Dante’s Inferno: A Halloween Perspective

A post on Deviant Art, What’s the Worst that could Happen, got me thinking Dante’s Inferno again.

English: Dante Alighieri's portrait by Sandro ...

Sometimes in youth we play crazy mind games. One gruesome game was trying to think of the worst way to die. Or even better, the “which would you choose” version of the same conceit. Another was what would be the worst torture to endure. If there is one international touchstone that best captures youthful fears and wonders in speculation of what lies beyond the veil of death and awaits as possible punishment for our sins, it must be – to the few who have actually read it to the millions who “know” it – “Dante’s Inferno.” Who does not shiver at the thought of being lost somewhere in the “Nine Rings of Hell?”

When I reviewed Dante’s Inferno I know I was being quite harsh. For a book to be so historically renowned you would think it wouldn’t be so dreadfully hard to get through. But I think I took for granted the themes. In our normal living we see so much blood on TV that the things Dante describes weren’t very moving. So, I have been thinking for a while, how do you change your perspective to fully understand where Dante was coming from? How do you understand the appalling ideas as they were then? The very idea that a man was able to condemn so many, at least figuratively?

We have to sit back and realize the people he is talking about are long dead, unless they are zombies, which is another whole matter entirely! He had so much pent up aggression towards those that wronged him that he literally damned them to his version of Hell. How much do you have to hate a person to damn them to Hell forever? The post on Deviant Art got me working on not only my questions but also theirs.

Through me the way into the suffering city,
Through me the way to the eternal pain,
Through me the way that runs among the lost.
Justice urged on my high artificer;
My maker was divine authority,
The highest wisdom, and the primal love.

Before me nothing but eternal things were made,
And I endure eternally.
Abandon every hope, ye who enter here.”

Let us first take a look at the layers of Dante’s hell and what they mean:

A diagram of Dante's Hell from The Divine Comedy.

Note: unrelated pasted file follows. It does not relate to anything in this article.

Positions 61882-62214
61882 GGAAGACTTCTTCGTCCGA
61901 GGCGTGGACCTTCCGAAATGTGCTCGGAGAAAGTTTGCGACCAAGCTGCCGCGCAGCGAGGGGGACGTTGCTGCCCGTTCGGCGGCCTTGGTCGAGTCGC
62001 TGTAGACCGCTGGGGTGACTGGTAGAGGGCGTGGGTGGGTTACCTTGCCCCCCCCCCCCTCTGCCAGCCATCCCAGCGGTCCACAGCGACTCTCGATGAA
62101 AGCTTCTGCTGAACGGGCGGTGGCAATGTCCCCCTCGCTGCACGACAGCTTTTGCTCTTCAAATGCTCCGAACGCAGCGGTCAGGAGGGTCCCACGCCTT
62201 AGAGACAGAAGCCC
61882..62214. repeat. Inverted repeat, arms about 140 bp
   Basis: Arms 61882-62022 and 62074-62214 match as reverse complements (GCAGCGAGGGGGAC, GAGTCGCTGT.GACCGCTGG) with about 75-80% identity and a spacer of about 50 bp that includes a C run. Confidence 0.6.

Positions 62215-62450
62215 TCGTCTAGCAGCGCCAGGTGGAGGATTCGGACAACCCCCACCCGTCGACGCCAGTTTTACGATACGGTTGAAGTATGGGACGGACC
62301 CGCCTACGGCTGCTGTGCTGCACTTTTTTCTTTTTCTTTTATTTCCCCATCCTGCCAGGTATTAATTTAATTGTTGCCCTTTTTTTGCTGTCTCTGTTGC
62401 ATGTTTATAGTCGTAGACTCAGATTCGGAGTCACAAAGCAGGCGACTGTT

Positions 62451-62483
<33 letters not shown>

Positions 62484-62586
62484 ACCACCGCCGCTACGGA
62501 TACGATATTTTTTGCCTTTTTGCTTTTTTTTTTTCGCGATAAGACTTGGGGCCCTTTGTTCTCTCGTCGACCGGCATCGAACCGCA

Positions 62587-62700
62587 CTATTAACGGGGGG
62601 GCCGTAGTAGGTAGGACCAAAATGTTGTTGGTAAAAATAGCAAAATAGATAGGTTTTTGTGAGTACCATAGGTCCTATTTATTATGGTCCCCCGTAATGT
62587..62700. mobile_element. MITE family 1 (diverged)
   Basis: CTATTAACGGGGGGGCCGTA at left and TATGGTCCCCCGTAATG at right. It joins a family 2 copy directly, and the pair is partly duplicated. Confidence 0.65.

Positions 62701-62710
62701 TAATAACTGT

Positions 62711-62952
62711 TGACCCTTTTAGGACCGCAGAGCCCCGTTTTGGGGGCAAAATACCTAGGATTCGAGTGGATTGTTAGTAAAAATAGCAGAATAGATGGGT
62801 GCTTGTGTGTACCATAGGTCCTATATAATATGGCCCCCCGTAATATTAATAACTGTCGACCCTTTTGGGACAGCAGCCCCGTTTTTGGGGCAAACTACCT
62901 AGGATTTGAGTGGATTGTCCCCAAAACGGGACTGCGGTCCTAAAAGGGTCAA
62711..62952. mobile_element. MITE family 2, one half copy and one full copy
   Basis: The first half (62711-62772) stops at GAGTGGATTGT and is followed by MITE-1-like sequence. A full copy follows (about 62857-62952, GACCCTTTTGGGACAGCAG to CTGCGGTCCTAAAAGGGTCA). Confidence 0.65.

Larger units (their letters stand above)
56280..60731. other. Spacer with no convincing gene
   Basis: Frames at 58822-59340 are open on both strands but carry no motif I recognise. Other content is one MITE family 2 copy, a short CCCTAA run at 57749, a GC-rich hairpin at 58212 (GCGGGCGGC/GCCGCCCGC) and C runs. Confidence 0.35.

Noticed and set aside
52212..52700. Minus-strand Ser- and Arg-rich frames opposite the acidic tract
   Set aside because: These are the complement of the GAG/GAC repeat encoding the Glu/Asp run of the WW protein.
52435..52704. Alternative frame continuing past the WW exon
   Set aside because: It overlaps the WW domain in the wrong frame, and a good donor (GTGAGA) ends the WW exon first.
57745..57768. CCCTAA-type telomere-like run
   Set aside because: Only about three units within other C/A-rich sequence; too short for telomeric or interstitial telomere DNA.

Seems rather harsh, does it not?!! I mean in today’s society we’ve all done something in some of these layers… had our palms read for fun, lied to a friend, whether for good or bad does not matter! Didn’t give to the poor, etc. The one that gets me the most is being dreary. Who knew it was a sin to be depressed! Apparently Dante does.

Now that we’re all hopefully in the right frame of mind, let’s move onto the questions in the post from Techgnotic:

  1. Does the artistic exploration of theological subjects make you in any way nervous, especially in a time when the very act of depicting one religion’s god and messenger can have such great impact?
  2. Does Dante’s attempt to match appropriate crimes with appropriate punishments make sense – or does the concept eternal damnation in torment ruin his otherwise equitable distribution of justice?
  3. What are an artist’s responsibilities when depicting subjects sacred to some who will be seeing the resulting artwork?  Is caring for even a moment about possible repercussions a form of censorship and repression against art and the artist?
  4. Do you think it’s fair that remembering to pray at the last moment gets you a Get Out of Hell Free pass?
  5. Are you currently living in one of the nine rings of hell right now? What is happening there?

My answers:

Pier della Vigna Forest of Suicides, INFERNO C...

Pier della Vigna Forest of Suicides, INFERNO Canto 13 (Photo credit: tutincommon)

I know that if I were to live in Dante’s world I would be burned at the stake. There’s no question about it. My beliefs are so off the map that I would be a heretic without question. Although my beliefs are because of my upbringing, my studies and the friends that have encouraged me along the way, they are still there. Would I be the same person hundreds of years ago?

I think Dante tends to show just how frustrated and angry HE truly is. Amazingly enough that is enough on the list of sins however he uses this anger in such a mischievous way to never be thought of as a hateful person. Looking at this and living in today’s world I think the list is ridiculous! As a matter of fact I am quite curious what Dante would say about sin today and where he would lie the appropriate judgements.

As an artist I think people have a responsibility to the picture they see in their head. If they are truly moved by a particular piece it will show and it will come through without words! But the responsibility should be on whether the artist enjoys the picture first and foremost! Otherwise why paint, draw, etc?

Ahhh a pivotal question! I don’t think anything is fair. I think we need to make our own judgements. As I said before my beliefs are quite strange however I do believe if we can pass every person that needs more than we do without feeling an iota of empathy? I think that is just plain cruel. Not being able to do something is one thing, ignoring everyone else is quite another! (ok, off of my soap box!)

Hahah!!! I actually would love to ask this myself… I live in a fabulous place in my heart, mind and spirit.

What do you guys think of Dante’s layers in today’s world? Just right or not so much? Do you think this has stood the test of time as many scholars seem to believe?


  1. […] Dante’s Inferno – A Halloween Perspective […]

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